Magazine Cultura

Toploader "Onka's Big Moka"

Creato il 21 ottobre 2010 da Martelloide

La cosa che più mi inquieta è sapere che i Toploader si sono riformati e forse uscirà pure un nuovo disco.
Ma andiamo con ordine. Una decina di anni fa su MTV spopolava sta benedetta Dancing in The Moonlight, che ho sempre trovato di una banalità irritante, ed era pure una cover. Ma non avevo ancora sentito il resto del disco.
Rock senza pretese che si barcamena un pò di quà e un pò di là, giusto per far felici un pò tutti, o nessuno, a dirla tutta. Ma con questo lavoro superarono i due milioni di copie vendute, non so se mi spiego. Insomma...discaccio. (2000 Sony)
The sounds of the 70s have had a mystical and enduring hold over popular music, and with Toploader releasing their debut homage to the funk, rock and psychedelic era, there's little sign of its grasp loosening.
Which--given Joseph Washborn's gravely vocal charms (think Jamiroquai's Jay Kay singing the songs of Reef), the stripped down Stevie Wonder style of "High Flying Bird" and the rock tones of the Black Crowes and Lenny Kravitz on "Breathe" and "Future"--is no bad thing.
Onka's Big Moka, the oddly titled debut from Eastbourne's finest quartet may not be pushing any musical boundaries, but with the gloriously uplifting "Let The People Know", the sublimely emotional outpouring of the soul that is "Achilles Heel" and the light-footed and incredibly cute party piece "Dancing In The Moonlight", it's a flawless exercise in piano bashing and guitar pop. Which again, is no bad thing. (Dan Gennoe -
You have probably heard Toploader's"Dancing In The Moonlight"by now. It squirms its way through to your butt and makes you want to get up and boogie. The rest of Toploader's debut album,"Onka's Big Moka,"is another issue altogether.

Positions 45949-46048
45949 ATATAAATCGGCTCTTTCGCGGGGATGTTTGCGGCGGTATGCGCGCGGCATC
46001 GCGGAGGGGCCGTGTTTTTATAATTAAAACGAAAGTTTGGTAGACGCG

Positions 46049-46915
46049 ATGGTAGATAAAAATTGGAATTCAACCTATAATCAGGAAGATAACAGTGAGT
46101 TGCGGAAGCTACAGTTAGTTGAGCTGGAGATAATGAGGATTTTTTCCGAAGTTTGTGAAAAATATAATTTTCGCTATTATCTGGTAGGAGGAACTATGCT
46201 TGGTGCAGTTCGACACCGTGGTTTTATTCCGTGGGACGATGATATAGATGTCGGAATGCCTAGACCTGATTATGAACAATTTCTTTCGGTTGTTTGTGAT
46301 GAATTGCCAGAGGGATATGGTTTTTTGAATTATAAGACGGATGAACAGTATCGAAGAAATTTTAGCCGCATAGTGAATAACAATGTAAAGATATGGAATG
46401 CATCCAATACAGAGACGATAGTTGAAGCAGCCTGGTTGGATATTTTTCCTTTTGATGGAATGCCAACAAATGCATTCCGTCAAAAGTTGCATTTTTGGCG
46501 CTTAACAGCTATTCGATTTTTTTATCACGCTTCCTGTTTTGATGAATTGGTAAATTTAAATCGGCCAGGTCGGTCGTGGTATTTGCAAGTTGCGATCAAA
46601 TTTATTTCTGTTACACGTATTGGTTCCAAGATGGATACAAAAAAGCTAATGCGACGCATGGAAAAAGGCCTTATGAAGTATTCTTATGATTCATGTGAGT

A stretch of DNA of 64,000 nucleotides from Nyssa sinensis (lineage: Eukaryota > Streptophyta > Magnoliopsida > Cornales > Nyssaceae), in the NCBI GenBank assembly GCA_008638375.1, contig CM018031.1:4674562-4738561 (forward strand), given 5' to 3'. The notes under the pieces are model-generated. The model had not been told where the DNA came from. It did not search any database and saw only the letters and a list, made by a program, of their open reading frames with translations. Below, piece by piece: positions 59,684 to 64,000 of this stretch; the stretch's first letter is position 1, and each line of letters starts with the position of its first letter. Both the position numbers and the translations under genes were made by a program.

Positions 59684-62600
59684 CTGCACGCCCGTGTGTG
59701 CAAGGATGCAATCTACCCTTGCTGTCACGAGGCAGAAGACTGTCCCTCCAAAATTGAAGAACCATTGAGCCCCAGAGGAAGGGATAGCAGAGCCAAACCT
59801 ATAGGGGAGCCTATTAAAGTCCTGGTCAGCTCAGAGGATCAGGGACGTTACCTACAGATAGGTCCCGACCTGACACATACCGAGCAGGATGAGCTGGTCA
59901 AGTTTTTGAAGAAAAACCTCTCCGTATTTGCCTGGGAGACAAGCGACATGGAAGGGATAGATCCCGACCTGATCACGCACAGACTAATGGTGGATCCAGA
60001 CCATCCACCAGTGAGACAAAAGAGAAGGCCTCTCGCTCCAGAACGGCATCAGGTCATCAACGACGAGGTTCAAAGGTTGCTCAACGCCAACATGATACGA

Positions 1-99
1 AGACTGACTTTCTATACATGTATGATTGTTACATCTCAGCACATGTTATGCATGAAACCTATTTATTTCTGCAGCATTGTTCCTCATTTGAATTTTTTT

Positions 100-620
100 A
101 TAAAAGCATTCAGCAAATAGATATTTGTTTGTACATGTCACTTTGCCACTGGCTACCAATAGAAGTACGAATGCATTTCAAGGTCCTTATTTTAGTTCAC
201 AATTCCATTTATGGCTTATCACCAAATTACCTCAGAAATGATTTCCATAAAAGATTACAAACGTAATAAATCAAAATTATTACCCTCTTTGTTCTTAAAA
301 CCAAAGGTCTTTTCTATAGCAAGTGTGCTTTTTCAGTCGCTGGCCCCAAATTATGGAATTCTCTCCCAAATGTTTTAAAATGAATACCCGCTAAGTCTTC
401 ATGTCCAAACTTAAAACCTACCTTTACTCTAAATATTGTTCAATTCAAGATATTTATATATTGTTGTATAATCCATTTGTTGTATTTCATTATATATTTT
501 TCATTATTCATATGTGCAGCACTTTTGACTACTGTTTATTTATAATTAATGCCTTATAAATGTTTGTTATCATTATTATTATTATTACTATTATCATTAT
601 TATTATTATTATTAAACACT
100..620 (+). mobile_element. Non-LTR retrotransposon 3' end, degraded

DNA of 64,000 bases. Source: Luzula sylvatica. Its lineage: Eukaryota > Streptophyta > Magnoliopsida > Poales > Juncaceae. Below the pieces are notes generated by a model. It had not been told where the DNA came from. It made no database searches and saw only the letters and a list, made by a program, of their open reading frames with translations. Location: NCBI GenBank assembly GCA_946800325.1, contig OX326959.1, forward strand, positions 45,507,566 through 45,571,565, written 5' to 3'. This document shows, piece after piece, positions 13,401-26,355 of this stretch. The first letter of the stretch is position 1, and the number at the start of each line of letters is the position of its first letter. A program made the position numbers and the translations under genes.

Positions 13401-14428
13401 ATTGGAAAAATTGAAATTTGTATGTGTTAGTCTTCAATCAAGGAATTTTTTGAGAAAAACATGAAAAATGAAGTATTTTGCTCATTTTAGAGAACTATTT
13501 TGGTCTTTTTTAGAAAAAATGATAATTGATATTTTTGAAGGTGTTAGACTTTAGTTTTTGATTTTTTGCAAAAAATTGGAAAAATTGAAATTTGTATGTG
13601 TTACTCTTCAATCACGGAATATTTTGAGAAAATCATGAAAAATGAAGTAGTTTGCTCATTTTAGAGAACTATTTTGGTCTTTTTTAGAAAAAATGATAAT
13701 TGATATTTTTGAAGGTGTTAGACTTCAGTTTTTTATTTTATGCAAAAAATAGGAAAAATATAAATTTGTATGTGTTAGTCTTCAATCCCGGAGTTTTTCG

Trying to cash in on being a member of the Britpop Club is not a good idea when the club already comprises Ocean Color Scene, Paul Weller, and Reef. Furthermore, trying to build a retro album of soul, gospel, and rock tunes powered by swirling keyboards is out of step with what is happening in the pop charts.
Now, this would not be a problem if Toploader were operating in an indie/alternative arena. Unfortunately, you can sense that the album was meant for general consumption. Although"Dancing In The Moonlight"was a hit, it is actually a cover of a song by a group called King Harvest, and is by far the best thing featured here.
The rest of the album cannot decide if it wants to be The Rolling Stones, Pink Floyd, or Led Zeppelin.
In the end, the album is a pretty big mess.One wishes that the band had continued to mine the infectious energy of"Dancing,"which reminded me of a rockier Jamiroquai. The closest moment to that would probably be opening track"Let The People Know"and the Lenny Kravitz sound-alike"Just About Living".Stick to the single. (Redmund Law -
- Let The People Know
- Dancing in The Moonlight
- Achilles Heel
- Breathe
- Do You Know What Your Future Will Be?
- Only For A While
- Just Hold On
- Higher State
- High Flying Bird
- Summer Cycle
- Just About Living
- Floating Away ( In A Bath Tub)

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